13 Leonid Bershidsky, “The U.S. List of Russian Oligarchs is a Disgrace,” Bloomberg, January 30, 2018, www.bloomberg.com/opinion/articles/2018-01-30/the-u-s-list-of-russian-oligarchs-is-a-disgrace.

14 Deripaska v. Mnuchin, Complaint for Declaratory and Injunctive Relief, U.S. District Court, District of Columbia, March 15, 2019, p. 15.

15 Borys Dackiw, Kerry Contini, Inessa Owens, Matthew Shanahan, and Sunny Mann, “Impact of Recent US and EU Sanctions on the Middle East,” Global Compliance News, October 11, 2018, globalcompliancenews.com/sanctions-roadshow-us-eu-sanctions-middle-east-20181010/.

16 “Enforcement Information for November 27, 2018: Cobham Holdings, Inc. Settles Potential Civil Liability for Apparent Violations of the Ukraine Related Sanctions Regulations,” U.S. Department of the Treasury, November 27, 2018, www.treasury.gov/resource-center/sanctions/CivPen/Documents/20181127_metelics.pdf; and Epsilon Electronics v. US Department of Treasury, No. 16-5118 (D.C. Cir. 2017).

17 Iván Olivares, “US Banks Pulling-Out of Nicaragua,” Confidencial, December 12, 2018, confidencial.com.ni/us-banks-pulling-out-of-nicaragua/.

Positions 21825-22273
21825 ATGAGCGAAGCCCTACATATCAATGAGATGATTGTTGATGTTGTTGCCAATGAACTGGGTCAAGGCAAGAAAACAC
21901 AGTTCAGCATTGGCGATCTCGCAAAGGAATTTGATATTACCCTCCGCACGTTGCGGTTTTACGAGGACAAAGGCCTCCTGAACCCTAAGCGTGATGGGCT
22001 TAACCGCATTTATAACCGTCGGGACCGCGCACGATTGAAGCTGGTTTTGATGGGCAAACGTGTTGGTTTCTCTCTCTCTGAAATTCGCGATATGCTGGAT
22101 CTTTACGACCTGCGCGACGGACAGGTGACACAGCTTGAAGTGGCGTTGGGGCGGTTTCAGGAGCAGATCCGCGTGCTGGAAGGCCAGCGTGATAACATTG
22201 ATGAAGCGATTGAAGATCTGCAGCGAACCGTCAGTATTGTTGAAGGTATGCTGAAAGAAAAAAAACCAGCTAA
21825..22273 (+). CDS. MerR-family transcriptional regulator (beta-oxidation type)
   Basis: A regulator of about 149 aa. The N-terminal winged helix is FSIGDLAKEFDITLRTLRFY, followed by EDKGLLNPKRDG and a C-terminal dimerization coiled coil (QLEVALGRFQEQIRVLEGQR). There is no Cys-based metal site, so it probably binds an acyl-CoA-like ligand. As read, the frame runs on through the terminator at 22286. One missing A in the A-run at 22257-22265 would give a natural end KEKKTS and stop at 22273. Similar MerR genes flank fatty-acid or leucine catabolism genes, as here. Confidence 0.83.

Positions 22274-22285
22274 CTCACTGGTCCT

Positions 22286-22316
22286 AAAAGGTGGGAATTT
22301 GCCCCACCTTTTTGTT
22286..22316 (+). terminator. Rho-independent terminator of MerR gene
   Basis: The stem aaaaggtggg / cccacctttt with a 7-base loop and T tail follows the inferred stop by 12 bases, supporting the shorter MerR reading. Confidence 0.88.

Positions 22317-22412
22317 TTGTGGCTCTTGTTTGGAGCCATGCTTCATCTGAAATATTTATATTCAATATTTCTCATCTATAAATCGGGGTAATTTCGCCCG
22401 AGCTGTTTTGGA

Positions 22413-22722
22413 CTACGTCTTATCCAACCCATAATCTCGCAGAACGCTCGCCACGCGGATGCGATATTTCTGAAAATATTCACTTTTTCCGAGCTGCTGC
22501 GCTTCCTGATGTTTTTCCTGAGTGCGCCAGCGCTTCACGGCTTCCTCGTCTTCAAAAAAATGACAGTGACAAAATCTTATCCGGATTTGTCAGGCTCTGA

18 Dackiw et al., “Impact of Recent US and EU Sanctions on the Middle East.”

19 “UN General Assembly Renews Long-Standing Call for End to US Embargo against Cuba,” UN News, November 1, 2018, news.un.org/en/story/2018/11/1024672.

20 Ashley W. Craig, “International Firms Caught between U.S. Iran Sanctions and EU Blocking Statute,” Lexocology, July 13, 2018, www.lexology.com/library/detail.aspx?g=dc6d6b88-c580-4cd9-a884-c43365856759.

21 Marc J. Bossuyt, “The Adverse Consequences of Economic Sanctions on the Enjoyment of Human Rights” (working paper E/CN.4/Sub.2/2000/33, United Nations Commission on Human Rights, June 21, 2000), p. 10.

22 Article 2, Charter of the United Nations, June 26, 1945, www.un.org/en/sections/un-charter/chapter-i/index.html.

23 Camilo Montoya-Galvez, “Senators Introduce Bill to Send $400 Million in Aid to Venezuela, Strengthen Sanctions,” CBS News, April 3, 2019, www.cbsnews.com/news/venezuela-bill-senators-introduce-legislation-to-send-400-million-in-aid-strengthen-sanctions/.

24 Trump Administration, quoted in Akin Gump Strauss Hauer & Feld LLP, New U.S. Sanctions Regime Targeting Nicaragua (Washington, D.C.: Akin Gump Strauss Hauer & Feld LLP, 2018), p. 2 (emphasis added), www.akingump.com/en/news-insights/new-u-s-sanctions-regime-targeting-nicaragua.html.